The first salesman tactics reflected that.  I asked how much the last rug (most expensive) they showed (always the silk on silk ones)  during the presentation was, ball park.  He dismissed my question with a "It's silk on silk.  Come, I'll show you some cotton and wool or half wool half silk ones.  What colours do you like?"

Mistake.  Never underestimate you customers.  If someone is asking about a specific product after seeing the rest, it is because they are interested enough to learn more.  There is a potential opportunity there so don't down sell right away.

The gentleman I did connect with who I ended up buying from was from Majestic Carpets in Kusadasi.  Apparently their claim to fame is that Queen Elizabeth, who is an avid collector of Turkish Rugs, purchased from them recently.  I had just come back from Ephesus and decided to go in and look around.

Maybe it was an age thing (younger) but I found him to be quite humble and not as aggressive compared to the other gentlemen I encountered.  Remember in Turkey, you will most likely to be negotiating with men. 

So after drinking some apple tea (It’s like hot apple cider but less sweet...my favourite is pomegranate tea.)  , he asked me if this was my first visit to Turkey – No, second time.  Did you buy a Turkish rug last time – No.  Why not—Because my reason for visiting Turkey wasn’t to buy a rug.  He looked shocked.  I explain it is why you will see many people from North America just wanting to browse but are put off by the assumption they are there to buy.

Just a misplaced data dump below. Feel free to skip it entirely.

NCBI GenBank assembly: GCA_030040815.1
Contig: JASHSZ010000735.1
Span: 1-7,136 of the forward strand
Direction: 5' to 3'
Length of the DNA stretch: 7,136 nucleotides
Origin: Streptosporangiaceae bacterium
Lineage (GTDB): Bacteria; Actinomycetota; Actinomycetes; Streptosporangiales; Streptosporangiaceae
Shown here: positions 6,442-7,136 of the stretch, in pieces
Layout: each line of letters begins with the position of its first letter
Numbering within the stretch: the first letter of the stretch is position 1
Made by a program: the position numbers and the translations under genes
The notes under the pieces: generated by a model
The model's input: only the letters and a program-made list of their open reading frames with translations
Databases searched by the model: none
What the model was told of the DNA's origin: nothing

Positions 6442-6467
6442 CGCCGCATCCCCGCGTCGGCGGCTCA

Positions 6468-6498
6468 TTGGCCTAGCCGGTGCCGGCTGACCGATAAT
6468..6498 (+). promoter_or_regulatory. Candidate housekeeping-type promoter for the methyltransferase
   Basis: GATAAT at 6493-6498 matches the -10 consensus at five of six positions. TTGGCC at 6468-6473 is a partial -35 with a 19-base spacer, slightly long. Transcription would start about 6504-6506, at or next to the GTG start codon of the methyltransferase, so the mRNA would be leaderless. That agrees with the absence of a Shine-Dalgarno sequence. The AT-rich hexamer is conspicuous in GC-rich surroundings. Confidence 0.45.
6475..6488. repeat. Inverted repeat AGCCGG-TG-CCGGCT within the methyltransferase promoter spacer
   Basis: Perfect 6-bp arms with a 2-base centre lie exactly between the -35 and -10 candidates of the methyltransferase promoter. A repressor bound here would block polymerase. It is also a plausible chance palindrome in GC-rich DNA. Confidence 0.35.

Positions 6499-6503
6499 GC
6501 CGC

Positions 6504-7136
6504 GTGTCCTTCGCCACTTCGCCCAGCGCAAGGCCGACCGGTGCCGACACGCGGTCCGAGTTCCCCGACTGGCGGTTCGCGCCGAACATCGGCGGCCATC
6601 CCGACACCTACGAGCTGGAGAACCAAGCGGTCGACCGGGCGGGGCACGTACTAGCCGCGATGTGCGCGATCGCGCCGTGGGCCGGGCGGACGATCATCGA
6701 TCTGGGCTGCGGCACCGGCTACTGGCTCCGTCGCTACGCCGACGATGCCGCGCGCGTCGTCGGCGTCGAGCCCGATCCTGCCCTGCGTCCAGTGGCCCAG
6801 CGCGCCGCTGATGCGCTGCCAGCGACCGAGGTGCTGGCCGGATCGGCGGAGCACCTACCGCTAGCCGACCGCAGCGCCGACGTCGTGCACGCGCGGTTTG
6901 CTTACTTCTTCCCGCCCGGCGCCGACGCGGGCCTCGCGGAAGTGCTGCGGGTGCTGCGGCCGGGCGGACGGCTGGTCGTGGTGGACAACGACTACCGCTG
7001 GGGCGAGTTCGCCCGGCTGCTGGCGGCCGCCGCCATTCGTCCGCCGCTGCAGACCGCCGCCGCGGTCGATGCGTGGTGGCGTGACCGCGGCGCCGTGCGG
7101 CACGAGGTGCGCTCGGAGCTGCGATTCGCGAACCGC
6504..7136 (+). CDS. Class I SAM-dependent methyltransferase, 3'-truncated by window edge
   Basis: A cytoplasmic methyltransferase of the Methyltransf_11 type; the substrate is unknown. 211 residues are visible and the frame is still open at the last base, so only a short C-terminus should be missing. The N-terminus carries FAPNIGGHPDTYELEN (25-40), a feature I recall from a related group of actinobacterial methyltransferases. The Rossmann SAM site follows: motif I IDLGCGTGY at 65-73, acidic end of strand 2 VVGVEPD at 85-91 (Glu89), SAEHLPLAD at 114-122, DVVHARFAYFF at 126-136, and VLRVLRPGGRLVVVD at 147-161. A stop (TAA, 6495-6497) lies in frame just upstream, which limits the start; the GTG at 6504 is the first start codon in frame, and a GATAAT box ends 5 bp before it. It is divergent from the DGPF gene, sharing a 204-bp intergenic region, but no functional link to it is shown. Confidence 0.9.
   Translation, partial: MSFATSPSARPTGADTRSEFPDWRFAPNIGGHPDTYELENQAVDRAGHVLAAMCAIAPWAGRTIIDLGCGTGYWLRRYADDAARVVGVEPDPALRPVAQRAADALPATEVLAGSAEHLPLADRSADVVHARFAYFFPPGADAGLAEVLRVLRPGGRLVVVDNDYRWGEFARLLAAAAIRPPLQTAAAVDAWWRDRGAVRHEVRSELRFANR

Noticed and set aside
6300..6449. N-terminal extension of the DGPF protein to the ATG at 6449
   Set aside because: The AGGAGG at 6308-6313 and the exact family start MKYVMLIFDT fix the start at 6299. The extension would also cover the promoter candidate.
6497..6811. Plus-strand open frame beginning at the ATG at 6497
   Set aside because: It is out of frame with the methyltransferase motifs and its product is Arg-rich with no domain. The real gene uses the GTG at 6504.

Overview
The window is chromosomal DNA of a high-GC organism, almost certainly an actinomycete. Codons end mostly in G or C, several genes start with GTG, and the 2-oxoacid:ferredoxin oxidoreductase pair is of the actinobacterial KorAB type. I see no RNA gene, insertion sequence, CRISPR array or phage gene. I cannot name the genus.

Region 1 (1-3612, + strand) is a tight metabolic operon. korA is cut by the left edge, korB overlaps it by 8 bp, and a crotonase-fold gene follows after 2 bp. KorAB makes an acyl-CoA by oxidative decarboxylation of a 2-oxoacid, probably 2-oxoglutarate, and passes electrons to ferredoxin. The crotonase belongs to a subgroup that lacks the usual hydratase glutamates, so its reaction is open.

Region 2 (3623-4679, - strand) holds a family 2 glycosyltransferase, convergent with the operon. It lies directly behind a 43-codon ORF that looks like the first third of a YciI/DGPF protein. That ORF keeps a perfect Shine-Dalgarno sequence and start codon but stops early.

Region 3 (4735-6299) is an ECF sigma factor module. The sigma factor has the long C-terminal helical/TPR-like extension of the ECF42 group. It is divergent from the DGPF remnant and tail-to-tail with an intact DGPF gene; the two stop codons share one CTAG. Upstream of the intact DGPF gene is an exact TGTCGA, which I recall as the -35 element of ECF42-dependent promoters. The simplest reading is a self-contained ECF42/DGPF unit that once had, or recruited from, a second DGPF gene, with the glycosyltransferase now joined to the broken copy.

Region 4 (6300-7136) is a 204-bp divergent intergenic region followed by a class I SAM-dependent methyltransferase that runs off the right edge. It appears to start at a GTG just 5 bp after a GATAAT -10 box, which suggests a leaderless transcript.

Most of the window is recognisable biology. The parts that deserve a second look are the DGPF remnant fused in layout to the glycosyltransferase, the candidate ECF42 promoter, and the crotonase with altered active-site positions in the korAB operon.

And thus the exchange began about the way North Americans shop vs Turkish people.  Not buying a rug right away doesn’t mean we don’t appreciate their culture.  We come from a place where we can see prices and for most of us, it helps us decide if we can afford something.  A lot of people just window shop all the time as a hobby.

He thought we were all rich when in reality all those big houses he thinks we live in and the multi numbers of vehicles we drive are not all paid for and that people are extending themselves with credit in order to come on trips like this.  He was a bit appalled to hear that.  I told him there are serious finance issues in North America and in parts of Europe. 

I suggested a better way to get more customers from North America is to just do what he did best which was show the various types of carpets, educate, but try to be more upfront about pricing so there is no potential embarrassment as to affordability because no matter how beautiful the carpet or jewellery may be, it is going to be difficult to talk someone into paying tens of thousands of dollars for something they had not intended to buy in the first place just because they agree the item is beautiful and worth it.  For a lot of travellers, the trip was the big purchase.